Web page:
So, as an ICU nurse I made my living treating tachyarrhythmias: V-fib arrest, rapid responses for SVT. Sure I ran into some bradycardia from time to time, but most often it meant 1.) turning on the pacer (gotta love epicardial wires) or 2.) Giving some atropine, if the patient was unconscious with a low heart rate (and obviously low BP) they clearly needed some chest compression with the atropine.

Now, that I've been in the OR for a year as an SRNA, I seem to run into bradycardia quite a bit and CRNAs frequently tell me tales of the healthy young guy who bradied down to 20 on them, or, the lap chole patient whose HR dropped to zero with insuflation.

So here's the question (and the scenario). 39year patient having a having a shoulder scope. BL heart rate in low 50s. After induction he's in the 40s with a systolic in 90s. Suddenly, (either from stimulation or maybe from a slug of narcotic) HR is 28.

The SRNA has all his syringes ready to go (glyco, ephedrine, atropine), he quickly hits the BP.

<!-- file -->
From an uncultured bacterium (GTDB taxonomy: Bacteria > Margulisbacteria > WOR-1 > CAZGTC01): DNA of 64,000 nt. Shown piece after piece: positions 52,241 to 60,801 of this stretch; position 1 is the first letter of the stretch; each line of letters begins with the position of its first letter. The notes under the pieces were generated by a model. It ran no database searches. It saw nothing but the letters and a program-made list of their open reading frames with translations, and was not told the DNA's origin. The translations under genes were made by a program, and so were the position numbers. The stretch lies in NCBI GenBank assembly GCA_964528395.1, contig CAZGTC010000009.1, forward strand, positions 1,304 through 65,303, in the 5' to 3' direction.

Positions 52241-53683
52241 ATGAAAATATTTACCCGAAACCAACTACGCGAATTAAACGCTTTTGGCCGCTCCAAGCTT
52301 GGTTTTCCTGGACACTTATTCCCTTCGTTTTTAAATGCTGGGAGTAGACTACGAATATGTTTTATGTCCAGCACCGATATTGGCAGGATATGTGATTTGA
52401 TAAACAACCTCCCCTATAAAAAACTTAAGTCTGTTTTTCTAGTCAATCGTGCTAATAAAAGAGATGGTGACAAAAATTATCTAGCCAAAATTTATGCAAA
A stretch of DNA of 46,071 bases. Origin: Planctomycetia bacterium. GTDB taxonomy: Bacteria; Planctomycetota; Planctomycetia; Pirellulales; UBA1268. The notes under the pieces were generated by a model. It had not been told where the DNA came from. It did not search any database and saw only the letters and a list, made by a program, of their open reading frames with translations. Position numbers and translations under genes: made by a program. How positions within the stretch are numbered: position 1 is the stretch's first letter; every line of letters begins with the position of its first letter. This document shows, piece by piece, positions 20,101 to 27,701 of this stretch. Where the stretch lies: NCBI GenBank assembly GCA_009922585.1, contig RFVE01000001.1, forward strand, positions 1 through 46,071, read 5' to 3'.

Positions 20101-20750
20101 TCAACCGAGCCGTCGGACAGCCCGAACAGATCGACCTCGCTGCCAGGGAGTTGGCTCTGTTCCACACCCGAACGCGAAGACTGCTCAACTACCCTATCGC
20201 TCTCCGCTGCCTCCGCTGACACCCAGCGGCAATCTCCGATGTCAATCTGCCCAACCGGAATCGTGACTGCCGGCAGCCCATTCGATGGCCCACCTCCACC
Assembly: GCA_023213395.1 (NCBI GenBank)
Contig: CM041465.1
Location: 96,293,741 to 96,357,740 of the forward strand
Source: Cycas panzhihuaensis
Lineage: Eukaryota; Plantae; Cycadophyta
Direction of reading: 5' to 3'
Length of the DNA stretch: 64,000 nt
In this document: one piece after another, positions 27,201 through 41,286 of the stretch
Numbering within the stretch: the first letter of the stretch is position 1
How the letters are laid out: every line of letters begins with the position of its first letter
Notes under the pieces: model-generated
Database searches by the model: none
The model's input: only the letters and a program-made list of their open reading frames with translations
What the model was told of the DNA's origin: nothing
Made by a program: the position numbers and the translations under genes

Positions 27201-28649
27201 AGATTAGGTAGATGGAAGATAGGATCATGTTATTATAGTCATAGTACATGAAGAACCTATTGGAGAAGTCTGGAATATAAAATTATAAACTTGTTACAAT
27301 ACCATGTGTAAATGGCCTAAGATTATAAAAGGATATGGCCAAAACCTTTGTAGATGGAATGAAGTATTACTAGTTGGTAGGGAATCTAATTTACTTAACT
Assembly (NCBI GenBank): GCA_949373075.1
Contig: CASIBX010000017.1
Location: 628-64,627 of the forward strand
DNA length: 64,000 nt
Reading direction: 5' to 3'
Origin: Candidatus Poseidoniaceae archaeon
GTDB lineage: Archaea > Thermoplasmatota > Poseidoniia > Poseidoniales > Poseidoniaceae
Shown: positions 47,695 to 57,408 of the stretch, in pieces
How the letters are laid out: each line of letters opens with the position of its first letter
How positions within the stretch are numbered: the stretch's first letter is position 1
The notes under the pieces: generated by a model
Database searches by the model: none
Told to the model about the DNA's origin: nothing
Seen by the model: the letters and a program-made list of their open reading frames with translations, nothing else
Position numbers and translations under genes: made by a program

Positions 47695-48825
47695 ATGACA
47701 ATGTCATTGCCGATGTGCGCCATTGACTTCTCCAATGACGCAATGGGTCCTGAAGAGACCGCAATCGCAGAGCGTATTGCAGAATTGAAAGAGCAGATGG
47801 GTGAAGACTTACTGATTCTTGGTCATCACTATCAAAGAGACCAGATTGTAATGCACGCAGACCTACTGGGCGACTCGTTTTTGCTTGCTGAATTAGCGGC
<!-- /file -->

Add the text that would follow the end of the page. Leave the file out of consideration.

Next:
Assuming the patient has not arrested (pulse is still strong, it's just super low, he has a BP it's just going to be low), at what BP would you initiate chest compressions along with the ?

I frequently hear about CRNA "reaching under the drapes and giving a couple compressions just to be the atropine circulating." Is this a real thing? Do half hearted compressions really help? Will they really speed the travel of the atropine (to the heart) considerably?

Any pearls of wisdom on how to treat this situation? Again what I'm asking about is severe bradycardia (20-30s) with a low BP, but not an arrest. You are going to give atropine, but do you need compressions?